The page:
Pine Tip Moth Larvae

(Including Nantucket tip moth)
Nantucket; Rhyacionia frustra  (moth)

Their larvae are Yellow to light brown, 3/8 in. long. While the adults are small moth, 1/2 in wingspread; reddish brown with silver gray markings.

Most pines are their hosts, 2-3 needle pines (longleaf and slash) have some resistance.

They are found throughout the United States

Dry weather, poor soil conditions and poor stands all contribute to infestations.

The tips of terminals and laterals killed by larvae boring deep into base of needles, buds, and then into twigs. Some pines may be killed back to a foot below terminal or lateral growth. Young pines can be seriously deformed and occasionally die.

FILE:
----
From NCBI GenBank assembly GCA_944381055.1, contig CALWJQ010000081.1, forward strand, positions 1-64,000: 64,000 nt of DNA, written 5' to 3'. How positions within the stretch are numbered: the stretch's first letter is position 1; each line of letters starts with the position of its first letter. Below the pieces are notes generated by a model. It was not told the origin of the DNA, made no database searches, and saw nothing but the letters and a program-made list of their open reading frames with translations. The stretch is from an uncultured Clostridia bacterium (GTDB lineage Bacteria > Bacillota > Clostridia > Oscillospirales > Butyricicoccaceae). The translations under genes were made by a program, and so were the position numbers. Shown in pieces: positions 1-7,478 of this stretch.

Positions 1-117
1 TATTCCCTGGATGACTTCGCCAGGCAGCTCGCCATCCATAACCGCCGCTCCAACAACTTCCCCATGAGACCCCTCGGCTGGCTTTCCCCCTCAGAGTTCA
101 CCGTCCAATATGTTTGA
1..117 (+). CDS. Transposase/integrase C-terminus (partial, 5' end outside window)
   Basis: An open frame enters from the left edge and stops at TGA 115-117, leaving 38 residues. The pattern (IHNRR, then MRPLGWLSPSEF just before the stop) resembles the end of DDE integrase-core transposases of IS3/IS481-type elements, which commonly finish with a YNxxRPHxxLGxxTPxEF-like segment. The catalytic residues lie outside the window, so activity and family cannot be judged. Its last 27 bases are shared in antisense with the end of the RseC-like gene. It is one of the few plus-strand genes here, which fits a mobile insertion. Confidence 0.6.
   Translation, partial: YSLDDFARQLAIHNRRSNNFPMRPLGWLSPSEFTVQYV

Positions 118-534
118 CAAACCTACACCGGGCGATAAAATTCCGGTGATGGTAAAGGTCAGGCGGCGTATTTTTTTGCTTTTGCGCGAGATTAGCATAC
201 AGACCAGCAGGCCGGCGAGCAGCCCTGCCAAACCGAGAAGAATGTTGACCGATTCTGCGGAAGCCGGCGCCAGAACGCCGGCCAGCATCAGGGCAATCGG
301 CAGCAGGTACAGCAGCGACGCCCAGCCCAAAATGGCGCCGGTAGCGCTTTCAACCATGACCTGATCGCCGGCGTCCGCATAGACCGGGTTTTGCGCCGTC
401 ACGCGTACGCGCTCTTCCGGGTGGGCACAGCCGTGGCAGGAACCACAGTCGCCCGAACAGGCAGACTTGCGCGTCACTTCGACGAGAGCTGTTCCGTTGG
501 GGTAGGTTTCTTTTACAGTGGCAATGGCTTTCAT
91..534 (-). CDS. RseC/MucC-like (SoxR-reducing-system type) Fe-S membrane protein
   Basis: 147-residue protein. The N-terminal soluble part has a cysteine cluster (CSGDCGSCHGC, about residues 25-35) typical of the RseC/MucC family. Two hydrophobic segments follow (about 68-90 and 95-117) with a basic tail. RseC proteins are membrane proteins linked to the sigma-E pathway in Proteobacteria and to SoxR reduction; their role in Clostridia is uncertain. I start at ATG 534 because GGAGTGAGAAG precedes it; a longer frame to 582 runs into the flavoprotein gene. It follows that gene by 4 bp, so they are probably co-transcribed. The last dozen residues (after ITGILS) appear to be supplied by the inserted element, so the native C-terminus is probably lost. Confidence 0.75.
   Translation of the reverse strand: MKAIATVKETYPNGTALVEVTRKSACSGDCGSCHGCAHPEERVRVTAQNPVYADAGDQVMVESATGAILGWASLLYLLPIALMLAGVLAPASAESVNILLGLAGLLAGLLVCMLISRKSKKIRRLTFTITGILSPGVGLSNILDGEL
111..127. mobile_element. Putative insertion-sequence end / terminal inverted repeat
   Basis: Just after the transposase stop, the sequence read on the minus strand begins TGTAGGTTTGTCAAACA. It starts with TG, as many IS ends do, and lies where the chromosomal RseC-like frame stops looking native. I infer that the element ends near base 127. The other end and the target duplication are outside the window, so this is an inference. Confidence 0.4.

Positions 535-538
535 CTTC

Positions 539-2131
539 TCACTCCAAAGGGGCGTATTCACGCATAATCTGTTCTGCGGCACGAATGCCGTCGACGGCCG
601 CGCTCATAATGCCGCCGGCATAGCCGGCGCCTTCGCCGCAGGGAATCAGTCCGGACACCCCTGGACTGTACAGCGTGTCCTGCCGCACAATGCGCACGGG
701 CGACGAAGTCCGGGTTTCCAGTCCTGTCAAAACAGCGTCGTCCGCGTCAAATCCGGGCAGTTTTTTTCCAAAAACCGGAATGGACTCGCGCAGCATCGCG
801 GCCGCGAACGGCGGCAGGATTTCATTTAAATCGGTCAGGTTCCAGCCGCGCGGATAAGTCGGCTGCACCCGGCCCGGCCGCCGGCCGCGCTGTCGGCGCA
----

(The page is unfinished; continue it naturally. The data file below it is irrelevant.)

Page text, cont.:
They overwintering pupae in damaged terminals and laterals and in litter on the ground. Usually in early April, moths emerge and continue emerging until June. Moths lay eggs on needles, buds, and shoots of new growth. Egg incubation period ranges from 1-3 weeks, depending on weather and temperature. Newly hatched larvae feed on surface of new growth and later migrate to shoot tips, make a web, and bore into bud and stem tissues, where they feed 3-4 weeks. Pupation is in channels made by larvae. For example, there are 1-4 generations per year: One (1) in New York; Pennsylvania, 2; Virginia, 3; Georgia and California.